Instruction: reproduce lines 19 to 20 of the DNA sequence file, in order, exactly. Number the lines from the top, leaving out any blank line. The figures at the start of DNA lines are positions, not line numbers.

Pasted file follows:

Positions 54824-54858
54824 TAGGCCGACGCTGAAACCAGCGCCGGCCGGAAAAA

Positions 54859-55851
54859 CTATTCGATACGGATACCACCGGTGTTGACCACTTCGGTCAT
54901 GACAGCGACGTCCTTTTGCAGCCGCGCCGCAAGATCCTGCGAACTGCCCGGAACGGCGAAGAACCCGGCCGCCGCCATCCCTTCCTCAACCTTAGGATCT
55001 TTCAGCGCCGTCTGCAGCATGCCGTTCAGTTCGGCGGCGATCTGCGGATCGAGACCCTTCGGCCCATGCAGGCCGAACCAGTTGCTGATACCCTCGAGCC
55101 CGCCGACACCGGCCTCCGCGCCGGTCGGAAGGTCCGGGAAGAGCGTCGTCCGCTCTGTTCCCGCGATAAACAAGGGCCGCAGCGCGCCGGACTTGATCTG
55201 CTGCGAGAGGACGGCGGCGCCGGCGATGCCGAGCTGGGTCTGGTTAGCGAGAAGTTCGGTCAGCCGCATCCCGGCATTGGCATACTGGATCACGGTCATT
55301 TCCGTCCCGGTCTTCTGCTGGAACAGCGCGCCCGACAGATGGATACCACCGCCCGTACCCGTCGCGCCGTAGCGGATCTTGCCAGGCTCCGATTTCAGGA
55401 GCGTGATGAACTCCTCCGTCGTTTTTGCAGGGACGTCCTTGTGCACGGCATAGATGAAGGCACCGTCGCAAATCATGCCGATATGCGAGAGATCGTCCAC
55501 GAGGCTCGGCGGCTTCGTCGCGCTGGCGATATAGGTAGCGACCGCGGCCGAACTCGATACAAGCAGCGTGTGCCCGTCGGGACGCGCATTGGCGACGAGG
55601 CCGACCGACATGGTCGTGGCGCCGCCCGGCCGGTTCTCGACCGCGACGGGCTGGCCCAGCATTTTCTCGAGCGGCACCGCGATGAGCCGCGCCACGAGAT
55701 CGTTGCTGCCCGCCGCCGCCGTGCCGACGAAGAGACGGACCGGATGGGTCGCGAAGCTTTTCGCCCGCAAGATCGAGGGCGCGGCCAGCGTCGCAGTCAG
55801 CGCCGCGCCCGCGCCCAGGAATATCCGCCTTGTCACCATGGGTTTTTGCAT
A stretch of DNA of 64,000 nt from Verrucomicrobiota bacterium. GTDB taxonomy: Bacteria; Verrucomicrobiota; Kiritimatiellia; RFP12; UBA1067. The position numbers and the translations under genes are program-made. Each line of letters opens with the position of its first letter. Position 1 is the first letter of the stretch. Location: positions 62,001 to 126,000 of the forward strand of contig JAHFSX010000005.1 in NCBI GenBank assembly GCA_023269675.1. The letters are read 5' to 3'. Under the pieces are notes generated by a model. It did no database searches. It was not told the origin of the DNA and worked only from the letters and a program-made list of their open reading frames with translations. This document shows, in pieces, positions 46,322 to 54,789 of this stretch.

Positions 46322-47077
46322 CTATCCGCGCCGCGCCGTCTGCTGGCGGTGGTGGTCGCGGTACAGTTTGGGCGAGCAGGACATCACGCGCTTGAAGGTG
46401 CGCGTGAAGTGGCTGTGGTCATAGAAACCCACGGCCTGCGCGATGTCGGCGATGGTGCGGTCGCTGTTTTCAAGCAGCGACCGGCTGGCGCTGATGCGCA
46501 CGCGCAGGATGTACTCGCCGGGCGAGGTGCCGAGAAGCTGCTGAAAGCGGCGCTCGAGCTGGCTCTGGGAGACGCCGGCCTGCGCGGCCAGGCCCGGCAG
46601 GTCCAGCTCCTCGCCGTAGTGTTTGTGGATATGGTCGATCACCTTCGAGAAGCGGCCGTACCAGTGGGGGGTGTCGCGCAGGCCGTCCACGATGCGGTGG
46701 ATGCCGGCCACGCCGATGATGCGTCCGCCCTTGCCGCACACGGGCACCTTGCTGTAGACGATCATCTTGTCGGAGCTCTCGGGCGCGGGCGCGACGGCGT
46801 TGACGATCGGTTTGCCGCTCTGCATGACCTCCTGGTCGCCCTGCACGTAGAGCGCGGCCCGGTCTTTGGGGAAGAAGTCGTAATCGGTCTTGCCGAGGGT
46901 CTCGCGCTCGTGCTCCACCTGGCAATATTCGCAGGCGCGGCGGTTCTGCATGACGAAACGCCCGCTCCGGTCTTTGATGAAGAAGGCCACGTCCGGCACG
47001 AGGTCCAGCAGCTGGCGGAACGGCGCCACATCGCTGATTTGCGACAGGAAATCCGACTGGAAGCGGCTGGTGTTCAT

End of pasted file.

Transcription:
46501 CGCGCAGGATGTACTCGCCGGGCGAGGTGCCGAGAAGCTGCTGAAAGCGGCGCTCGAGCTGGCTCTGGGAGACGCCGGCCTGCGCGGCCAGGCCCGGCAG
46601 GTCCAGCTCCTCGCCGTAGTGTTTGTGGATATGGTCGATCACCTTCGAGAAGCGGCCGTACCAGTGGGGGGTGTCGCGCAGGCCGTCCACGATGCGGTGG